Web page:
Subaru has had a good thing going with the Forester since it landed in the United States in 1998. It was a pioneering vehicle then, a small car-based SUV with all-wheel-drive that gave consumers an option just as the truck-based Ford Explorer was breaking new ground and establishing the sport-ute baseline.
Along with AWD, early Foresters featured a tall stance and an “SUV-tough, car-easy” mantra. The Forester was a spearhead of the compact-SUV movement that is now one of the industry’s most important segments.
“Those early Foresters were over-engineered and over-built,” Subaru’s Dominick Infante told NEMPA. “That’s why you still see so many of them on the road.”
Subaru car line manager Todd Hill and communications executives Infante and Jessica Tullman came to the Automotion garage in Middleboro, Massachusetts, on April 11 to show off the 2014 Forester, both the normally aspirated 2.5i and turbocharged 2.0XT models.
The recent rollout of this fourth-generation Forester has pushed sales to new heights, and these are good times for Subaru. “We’re coming off our best month ever in March,” Infante said, “and Forester sales never dropped off the way sales usually do during the phasing-out of a previous-generation model.”
For the first three months of 2013 Subaru has sold 16,874 Foresters, 25.3 percent of the company’s sales of 80,568 units in that period. While Subaru always has done well in the Northeast, Northwest and Colorado, its share of the overall US market has nearly doubled, from 1.2 percent to 2.3 percent.
“We’re continuing the momentum we built over the last five years. Even during the recession, we went against the trend and our sales grew,” Infante added; “right now our biggest problem is plant capacity.”
Subaru dealers also are feeling a bit pinched because relatively few used Subarus turn over. The company’s research shows that 71 percent of its cars are handed down within the original owner’s family.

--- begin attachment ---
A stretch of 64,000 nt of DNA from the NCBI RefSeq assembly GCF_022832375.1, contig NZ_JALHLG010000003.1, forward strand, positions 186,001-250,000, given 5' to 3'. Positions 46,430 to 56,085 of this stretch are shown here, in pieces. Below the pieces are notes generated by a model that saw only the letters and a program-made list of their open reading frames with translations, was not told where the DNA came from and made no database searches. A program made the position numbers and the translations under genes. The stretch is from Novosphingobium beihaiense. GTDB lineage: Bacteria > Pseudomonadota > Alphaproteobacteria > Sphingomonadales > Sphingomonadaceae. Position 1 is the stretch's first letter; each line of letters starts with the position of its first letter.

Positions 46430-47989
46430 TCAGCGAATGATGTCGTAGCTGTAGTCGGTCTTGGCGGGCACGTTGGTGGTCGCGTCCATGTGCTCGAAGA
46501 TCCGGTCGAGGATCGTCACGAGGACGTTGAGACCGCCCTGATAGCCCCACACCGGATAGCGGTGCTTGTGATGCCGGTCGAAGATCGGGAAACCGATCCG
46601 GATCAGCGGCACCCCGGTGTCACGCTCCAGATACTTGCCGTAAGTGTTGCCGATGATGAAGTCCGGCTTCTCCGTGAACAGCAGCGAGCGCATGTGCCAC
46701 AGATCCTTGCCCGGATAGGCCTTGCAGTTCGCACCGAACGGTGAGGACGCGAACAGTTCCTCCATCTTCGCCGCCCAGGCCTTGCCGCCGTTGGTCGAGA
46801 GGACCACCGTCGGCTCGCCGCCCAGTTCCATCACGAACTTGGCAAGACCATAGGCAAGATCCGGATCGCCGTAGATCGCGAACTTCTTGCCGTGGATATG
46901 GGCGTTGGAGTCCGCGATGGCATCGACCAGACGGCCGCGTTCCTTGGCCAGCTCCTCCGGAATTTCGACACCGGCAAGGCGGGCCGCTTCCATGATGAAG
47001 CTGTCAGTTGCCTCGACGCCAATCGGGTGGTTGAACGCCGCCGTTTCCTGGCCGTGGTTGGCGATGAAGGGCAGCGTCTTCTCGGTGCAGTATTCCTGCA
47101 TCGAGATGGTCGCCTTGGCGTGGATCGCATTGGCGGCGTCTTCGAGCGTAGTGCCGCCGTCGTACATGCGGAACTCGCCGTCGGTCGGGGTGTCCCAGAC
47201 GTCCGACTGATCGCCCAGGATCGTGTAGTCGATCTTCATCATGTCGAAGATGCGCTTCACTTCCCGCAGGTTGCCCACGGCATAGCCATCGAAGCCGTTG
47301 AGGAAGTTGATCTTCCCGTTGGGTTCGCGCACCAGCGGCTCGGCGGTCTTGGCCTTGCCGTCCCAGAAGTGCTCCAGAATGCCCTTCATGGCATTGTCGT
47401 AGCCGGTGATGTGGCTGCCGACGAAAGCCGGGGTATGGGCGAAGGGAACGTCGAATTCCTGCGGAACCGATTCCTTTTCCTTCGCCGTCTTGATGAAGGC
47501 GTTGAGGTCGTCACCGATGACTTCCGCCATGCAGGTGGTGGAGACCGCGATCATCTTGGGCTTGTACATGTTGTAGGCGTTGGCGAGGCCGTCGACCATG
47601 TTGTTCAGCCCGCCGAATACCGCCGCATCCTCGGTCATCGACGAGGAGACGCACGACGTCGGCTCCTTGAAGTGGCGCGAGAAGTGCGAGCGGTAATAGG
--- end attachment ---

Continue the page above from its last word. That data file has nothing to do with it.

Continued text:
Almost two dozen NEMPA members attended the evening presentation. Todd Hill told the group that the new Forester “kept its core values in the redesign—styling presence, drivability, fuel economy, and a turbo performance option all were part of the process.”
Fuel economy and improved cabin space (especially in the rear seat) are also likely to be significant factors in the new Forester’s sales performance. The Forester is a 5-passenger vehicle, and all five spots got attention in the redesign.
Up front, Subaru moved the A-pillar forward eight inches and the instrument panel ahead by nearly five inches. In addition, the seat hip point is 1.2 inches higher than before and there’s another 1.2 inches of additional shoulder room. “It adds up to a much roomier feel,” said Hill. “In addition, the door sill is 1.5 inches lower, making it easier to get in and out. The Forester’s ground clearance remains at 8.7 inches.”
Rear-seat passengers get an extra 3.7 inches of leg room as well as more foot room under the front seats. For the benefit of a middle passenger in the back, the console between the front seats was shortened by 3.9 inches and the driveshaft tunnel was dropped 2.6 inches. For extra knee room in the second row, the backs of the front seats were scalloped out.
In turbo form, the Forester offers 250 horsepower and a CVT that can operate as both a 6-speed or an 8-speed with paddle shifters, depending on Si-Drive settings. The standard 2.5-liter engine is available with a 6-speed manual transmission or the continuously variable transmission. The Forester is now EPA-rated at 27 miles per gallon combined and 32 on the highway, which compares with competitors’ front-wheel-drive models. The boost in fuel economy gives the new Forester a 500-mile cruising range.
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